SMC student wins national Student Developer Champion award
“Ethan is intelligent, ambitious, driven and extremely creative. He can ‘MacGyver’ all sorts of innovative contraptions and goes above and beyond to exceed my expectations,” Stiles said. For example, Pawelski rigged a shopping list bar code program on his phone to track pantry provisions running low that he needs to replenish. Through SMC’s IT Club he helped build a Raspberry Pi photo booth for the Student Activity Center.
Pawelski, from rural Cassopolis and a Berrien Springs Virtual Academy graduate, was recognized for his demonstrated passion for technology and commitment to his education and community. He is graduating May 5 from SMC’s Application Development program with his Associate in Applied Science degree and plans to continue in app development to a Computer Information Systems bachelor’s degree through Ferris State University. He has volunteered to tutor fellow students in app development while maintaining a 4.0 GPA.
“It was a shock to get it. I couldn’t believe it until we got the plane tickets,” Pawelski said. “There had to be 2,000 people there. It was interesting seeing up-and-coming technologies for teaching app development. I would probably enjoy that, but I’m interning right now at a development company in Dowagiac.” That company is Dorel Industries, the Canadian conglomerate which owns Ameriwood and designs and manufactures juvenile products, bicycles and home furnishings.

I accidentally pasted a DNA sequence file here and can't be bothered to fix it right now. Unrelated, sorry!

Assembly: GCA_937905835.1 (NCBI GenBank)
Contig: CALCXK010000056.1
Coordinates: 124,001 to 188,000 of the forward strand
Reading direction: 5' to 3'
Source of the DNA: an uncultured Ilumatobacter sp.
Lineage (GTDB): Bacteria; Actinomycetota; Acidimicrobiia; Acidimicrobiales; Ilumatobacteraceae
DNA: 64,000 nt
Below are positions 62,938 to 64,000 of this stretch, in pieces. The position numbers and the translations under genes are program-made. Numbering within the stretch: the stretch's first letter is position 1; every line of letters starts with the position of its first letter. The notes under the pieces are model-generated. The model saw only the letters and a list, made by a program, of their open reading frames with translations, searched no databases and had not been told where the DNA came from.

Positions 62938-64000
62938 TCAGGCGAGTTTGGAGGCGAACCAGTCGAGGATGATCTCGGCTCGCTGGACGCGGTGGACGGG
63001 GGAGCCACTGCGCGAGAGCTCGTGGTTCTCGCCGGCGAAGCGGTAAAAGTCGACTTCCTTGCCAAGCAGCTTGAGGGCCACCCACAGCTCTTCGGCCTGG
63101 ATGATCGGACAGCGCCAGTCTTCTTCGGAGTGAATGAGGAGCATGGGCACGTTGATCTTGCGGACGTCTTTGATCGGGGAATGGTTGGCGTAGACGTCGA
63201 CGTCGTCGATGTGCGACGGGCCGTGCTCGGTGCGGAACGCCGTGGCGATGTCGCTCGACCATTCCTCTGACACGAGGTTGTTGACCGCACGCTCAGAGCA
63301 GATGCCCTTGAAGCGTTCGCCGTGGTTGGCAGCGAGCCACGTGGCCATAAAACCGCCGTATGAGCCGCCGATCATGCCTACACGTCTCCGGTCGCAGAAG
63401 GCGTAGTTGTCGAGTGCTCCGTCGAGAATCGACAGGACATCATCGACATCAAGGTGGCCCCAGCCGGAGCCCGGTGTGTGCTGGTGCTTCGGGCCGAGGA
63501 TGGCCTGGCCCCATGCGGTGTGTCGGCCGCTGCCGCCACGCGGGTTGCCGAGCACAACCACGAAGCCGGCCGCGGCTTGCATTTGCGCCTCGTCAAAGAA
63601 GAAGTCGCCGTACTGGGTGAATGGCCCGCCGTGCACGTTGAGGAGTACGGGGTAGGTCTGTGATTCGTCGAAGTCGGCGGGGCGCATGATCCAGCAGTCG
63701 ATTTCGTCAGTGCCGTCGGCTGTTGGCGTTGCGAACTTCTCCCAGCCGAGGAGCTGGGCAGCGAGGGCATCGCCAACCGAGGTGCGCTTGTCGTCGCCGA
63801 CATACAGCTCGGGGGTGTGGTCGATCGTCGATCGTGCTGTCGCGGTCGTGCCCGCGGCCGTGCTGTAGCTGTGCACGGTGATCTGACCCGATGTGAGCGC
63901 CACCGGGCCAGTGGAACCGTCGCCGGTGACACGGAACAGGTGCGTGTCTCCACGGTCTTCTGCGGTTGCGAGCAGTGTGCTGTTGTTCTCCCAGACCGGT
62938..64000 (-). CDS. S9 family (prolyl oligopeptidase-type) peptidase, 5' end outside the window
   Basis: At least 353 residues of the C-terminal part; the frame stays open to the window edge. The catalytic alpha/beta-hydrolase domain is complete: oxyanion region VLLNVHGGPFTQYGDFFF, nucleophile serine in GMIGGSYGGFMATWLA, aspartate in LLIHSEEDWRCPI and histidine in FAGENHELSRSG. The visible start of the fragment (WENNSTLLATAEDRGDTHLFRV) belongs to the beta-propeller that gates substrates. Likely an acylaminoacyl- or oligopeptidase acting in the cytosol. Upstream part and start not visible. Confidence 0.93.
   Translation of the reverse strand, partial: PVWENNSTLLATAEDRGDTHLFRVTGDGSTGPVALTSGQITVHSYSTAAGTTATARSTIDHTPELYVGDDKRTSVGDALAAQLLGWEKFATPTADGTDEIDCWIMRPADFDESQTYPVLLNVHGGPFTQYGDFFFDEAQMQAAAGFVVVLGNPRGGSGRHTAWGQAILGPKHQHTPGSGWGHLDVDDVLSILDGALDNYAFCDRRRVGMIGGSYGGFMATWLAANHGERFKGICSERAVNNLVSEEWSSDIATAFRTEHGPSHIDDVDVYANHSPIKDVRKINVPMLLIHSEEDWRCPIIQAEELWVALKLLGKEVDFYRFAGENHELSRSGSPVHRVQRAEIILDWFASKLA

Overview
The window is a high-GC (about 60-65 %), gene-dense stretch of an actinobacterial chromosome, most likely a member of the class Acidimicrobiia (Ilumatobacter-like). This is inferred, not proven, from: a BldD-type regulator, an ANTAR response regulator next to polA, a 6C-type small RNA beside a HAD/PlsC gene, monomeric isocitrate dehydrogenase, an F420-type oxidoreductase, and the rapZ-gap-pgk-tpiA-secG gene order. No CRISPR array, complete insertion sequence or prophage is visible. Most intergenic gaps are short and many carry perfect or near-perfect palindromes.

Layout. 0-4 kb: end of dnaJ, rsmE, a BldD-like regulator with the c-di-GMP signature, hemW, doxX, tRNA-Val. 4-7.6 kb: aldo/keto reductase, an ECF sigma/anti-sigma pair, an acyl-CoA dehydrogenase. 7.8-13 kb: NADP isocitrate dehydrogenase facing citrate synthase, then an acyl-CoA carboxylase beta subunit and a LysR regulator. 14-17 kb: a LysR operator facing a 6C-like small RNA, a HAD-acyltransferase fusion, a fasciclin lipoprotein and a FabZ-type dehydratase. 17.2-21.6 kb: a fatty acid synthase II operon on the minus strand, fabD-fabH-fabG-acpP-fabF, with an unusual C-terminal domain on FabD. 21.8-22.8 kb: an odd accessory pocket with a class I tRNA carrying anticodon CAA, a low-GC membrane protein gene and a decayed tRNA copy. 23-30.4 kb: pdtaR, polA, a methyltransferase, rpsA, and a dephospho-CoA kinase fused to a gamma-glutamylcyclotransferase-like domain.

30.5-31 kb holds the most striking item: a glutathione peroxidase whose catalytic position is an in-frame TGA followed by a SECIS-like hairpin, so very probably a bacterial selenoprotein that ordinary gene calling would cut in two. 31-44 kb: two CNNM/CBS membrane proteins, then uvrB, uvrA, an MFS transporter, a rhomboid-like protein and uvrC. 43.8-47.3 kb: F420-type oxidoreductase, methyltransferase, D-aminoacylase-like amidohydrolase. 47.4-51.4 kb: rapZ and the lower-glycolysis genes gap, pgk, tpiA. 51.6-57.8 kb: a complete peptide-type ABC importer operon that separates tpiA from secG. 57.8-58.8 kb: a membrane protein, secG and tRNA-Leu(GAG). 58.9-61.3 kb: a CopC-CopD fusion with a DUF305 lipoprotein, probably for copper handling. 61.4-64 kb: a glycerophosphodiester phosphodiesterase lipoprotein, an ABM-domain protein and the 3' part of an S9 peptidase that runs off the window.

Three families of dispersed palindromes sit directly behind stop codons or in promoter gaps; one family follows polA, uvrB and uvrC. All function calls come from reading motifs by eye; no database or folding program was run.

“I know a lot of my peers like gaming,” Pawelski said, “but I enjoy writing software because I like solving problems. One of my hobbies is designing escape rooms. As far back as I can remember I was doing computer stuff. There’s a story told about me that when I was 6 or 7, somebody was trying to figure out how to put a projector on the screen and I said, ‘Press the source button.’ I took apart everything with screws to see how the circuitry worked.”
Pawelski also knows the eastern seaboard from touring after high school with the South Carolina-based Academy of Arts Christian drama teams established in 1971.
“We’d set up at a school Monday and teach them how to put on a play if they didn’t have the resources. We’d bring lights, stage equipment and a sound system. The kids performed at the end of the week, then we’d pack up and move to the next school. I did the technology portion. When I was home-schooled, they set up in a church and did it for us,” Pawelski said. “We went to about 18 schools from New York to Florida.”
The League for Innovation in the Community College is an international non-profit organization with a mission to cultivate innovation in the community college environment.
Founded in 1968, the League is celebrating its 50th anniversary.
Pawelski accepted his plaque from Terry O’Banion, Senior League Fellow and League President Emeritus, in whose name awards are given annually.